To round-off a beautiful day, we couldn’t resist returning to the Casa de las Empanadas. An excellent thing happened while there when a tiny dog came in, took one look at me and scrambled over Steve onto my lap. We thought maybe she wanted food but instead she immediately curled up and went to sleep. We called her Pepina and she completely made my day.

All in all, we found Cafayate to be a much more relaxed alternative to Mendoza. We were charmed by the scenery, wowed by the empanadas and delighted by the wine.

In our next post, see the spectacular scenery surrounding Cafayate in the incredible Quebrada de Cafayate.

Horse outside Cafayate

Cafayate is a four-hour bus ride away from Salta. The journey passes through the spectacular Quebrada de Cafayate so make sure you don’t fall asleep. Buses run at least twice a day. We stayed at Ruta 40 Hostel, which was clean, cosy and friendly, with a cute central courtyard and bar. It cost 90 pesos for a shared dorm.

You can get a map of the town and all its bodegas from the tourist information hut in the main square.

12 thoughts on “Cafayate wine: a charming alternative to Mendoza”

  1. I will be traveling all over South America starting in November and will definitely be adding this to my ever expanding list! Looks amazing!

  2. We loved Cafayate so much – glad you enjoyed the empanadas and icecream. We’ve never been anywhere where the wineries are so easily reached on foot which makes it much easier. It’s actually somewhere we’d consider spending a month or so when we next make it to South America.

  3. I visited Cafayate about four years ago and loved it! I had forgotten all about the Casa de las Empenadas–that’s the place with writing all over the walls, right? Their empenadas were indeed delicious. And the goat cheese farm was great–it’s what convinced me to start even liking goat cheese! This was also the town where the hostel owners fed us steak and wine upon our late arrival and then took us to a local harvest party where some apparently famous Argentinian heartthrob singer was performing. Ah, this post really has me taking a trip down memory lane. Love it. 🙂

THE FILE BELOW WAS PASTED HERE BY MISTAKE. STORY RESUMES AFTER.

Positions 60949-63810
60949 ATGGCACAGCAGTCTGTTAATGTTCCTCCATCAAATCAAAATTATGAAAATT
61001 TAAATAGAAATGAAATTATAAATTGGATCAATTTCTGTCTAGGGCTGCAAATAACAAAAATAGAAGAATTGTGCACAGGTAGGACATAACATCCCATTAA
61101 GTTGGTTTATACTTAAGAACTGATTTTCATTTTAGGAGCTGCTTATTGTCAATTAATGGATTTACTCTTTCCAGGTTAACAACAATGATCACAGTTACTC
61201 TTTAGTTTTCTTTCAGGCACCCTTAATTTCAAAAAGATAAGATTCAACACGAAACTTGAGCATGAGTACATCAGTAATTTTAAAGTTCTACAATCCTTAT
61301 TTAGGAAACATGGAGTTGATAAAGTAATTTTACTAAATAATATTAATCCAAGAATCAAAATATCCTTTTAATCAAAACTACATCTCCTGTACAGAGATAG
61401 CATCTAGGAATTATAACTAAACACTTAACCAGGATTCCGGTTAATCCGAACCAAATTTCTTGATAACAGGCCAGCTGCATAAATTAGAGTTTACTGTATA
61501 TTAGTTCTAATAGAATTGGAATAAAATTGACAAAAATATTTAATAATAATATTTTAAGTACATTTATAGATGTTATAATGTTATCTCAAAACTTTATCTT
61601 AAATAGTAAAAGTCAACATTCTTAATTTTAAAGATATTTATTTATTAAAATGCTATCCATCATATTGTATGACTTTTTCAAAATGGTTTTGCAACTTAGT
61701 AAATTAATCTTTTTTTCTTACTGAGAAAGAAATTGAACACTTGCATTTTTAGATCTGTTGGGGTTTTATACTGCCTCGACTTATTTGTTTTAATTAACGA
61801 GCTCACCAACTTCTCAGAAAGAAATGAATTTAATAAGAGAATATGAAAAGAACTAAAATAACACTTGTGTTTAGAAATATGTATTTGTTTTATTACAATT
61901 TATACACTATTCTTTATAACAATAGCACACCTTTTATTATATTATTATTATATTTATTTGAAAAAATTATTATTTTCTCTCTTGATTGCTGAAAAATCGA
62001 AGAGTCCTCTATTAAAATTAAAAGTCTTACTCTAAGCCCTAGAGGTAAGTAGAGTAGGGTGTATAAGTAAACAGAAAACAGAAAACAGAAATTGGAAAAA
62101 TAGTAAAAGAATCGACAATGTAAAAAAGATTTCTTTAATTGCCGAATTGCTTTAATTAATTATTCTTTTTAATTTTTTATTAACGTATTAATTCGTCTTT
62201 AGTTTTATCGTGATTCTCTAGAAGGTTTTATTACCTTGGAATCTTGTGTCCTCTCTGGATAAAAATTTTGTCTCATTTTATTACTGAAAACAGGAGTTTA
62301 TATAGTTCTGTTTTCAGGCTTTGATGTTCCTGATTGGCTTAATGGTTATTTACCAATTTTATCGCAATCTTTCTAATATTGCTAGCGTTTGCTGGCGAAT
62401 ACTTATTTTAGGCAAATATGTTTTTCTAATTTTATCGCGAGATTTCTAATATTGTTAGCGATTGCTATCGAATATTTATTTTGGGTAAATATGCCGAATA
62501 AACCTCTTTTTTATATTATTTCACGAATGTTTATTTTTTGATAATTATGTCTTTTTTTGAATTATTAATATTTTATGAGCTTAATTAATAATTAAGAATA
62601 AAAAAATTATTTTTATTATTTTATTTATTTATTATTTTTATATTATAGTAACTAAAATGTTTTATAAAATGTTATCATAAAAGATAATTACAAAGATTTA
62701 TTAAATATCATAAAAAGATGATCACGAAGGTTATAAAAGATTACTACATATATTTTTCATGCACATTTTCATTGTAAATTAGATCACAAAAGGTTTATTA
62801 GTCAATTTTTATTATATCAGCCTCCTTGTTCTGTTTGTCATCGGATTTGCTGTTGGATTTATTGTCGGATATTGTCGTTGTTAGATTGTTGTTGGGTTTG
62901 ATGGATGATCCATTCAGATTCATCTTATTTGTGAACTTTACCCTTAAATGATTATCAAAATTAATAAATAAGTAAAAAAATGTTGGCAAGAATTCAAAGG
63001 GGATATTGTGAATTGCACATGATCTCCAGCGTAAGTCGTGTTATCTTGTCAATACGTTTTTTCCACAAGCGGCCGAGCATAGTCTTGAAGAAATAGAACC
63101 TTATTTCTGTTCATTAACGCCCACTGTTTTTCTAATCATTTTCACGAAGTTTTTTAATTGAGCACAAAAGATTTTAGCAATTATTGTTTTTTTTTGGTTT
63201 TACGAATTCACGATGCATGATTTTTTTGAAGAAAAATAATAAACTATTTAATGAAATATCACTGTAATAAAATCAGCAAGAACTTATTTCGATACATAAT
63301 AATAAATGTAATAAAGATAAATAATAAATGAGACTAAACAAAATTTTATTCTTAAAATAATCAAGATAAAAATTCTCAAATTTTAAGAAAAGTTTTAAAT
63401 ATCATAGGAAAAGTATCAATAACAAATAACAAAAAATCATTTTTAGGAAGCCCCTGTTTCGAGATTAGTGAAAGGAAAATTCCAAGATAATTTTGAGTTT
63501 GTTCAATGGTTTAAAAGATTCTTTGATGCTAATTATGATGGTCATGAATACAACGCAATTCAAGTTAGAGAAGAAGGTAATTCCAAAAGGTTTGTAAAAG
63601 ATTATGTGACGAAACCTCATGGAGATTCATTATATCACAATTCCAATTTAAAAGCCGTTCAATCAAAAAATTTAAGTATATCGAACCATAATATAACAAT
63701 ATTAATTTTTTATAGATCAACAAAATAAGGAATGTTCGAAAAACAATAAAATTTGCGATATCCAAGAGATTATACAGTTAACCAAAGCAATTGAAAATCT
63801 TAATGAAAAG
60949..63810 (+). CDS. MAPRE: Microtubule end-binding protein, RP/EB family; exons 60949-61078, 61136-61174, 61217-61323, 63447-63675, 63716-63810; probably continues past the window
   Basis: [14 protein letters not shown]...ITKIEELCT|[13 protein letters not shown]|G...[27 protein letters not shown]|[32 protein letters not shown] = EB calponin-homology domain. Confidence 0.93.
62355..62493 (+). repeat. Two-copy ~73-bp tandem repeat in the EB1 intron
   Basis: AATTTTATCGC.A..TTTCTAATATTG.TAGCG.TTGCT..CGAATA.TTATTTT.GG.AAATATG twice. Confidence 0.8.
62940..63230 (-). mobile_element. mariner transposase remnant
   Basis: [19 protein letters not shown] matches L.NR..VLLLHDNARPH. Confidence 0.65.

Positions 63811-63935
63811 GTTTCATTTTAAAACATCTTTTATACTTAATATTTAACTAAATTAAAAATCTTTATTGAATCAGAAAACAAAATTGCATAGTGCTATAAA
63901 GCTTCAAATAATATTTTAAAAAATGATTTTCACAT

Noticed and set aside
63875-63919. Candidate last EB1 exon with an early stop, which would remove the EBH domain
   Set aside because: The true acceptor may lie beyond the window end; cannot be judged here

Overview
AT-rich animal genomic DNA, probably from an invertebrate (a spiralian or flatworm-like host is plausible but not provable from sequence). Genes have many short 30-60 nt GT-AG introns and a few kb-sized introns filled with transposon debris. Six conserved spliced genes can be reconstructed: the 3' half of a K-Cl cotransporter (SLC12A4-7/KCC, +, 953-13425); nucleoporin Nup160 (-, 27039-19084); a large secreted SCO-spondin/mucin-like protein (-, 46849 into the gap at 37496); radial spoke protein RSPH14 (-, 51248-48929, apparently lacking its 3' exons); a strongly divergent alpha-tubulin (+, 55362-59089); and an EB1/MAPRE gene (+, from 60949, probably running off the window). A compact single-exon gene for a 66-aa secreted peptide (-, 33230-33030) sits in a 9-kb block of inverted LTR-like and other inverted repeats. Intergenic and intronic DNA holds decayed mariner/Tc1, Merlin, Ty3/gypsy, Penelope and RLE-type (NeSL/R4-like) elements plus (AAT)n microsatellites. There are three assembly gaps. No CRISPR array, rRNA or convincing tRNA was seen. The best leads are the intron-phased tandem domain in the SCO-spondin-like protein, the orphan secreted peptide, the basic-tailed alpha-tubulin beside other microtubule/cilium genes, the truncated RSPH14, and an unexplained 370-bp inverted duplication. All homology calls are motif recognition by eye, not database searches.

4. I stumbled upon this blog a little while ago and instantly fell in love with it, and made sure to add it to my bookmarks. Only problem was – I didn’t really add it my bookmarks.
    I really wanted to find it again, but I couldn’t for my bare life remember the name of your blog. I tried to search around, with absolutely no luck. I thought all was lost, but then I remembered this little post and tried searching for Cafayete and wine ice cream. I mean, how many blog posts could possibly have been written about this? And there it was, finally!

    So now I’ve properly bookmarked your site (I’ve double checked, it’s there!) and I’ll continue to follow your adventures. I absolutely love your pictures, and the beautiful color tones they have. And you’ve given me ideas of places to go to – that I’d never heard of before – for when I head to Argentina in January. So thanks, and keep up the great work :D!

    • Hey Asta, I’m so pleased you found us again , and thanks for the lovely compliments. Do let us know if you ever have any questions about Argentina. It’s a really amazing place! Happy travels 🙂

  5. Unique perspective. My thanks for writing that. I will definitely return to this site to see what’s new and recommend my neighbors about your writing.

  6. Love Salta! The wines are mostly white and have a unique taste that is unlike any white I have tasted. You either love it or hate it. Most Argentinians claim the Salta and Jujuy are is their most loved region because of the indigenous connection which is a vast difference from the Spanish dominated other regions. Love the blog as usual – thanks for sharing.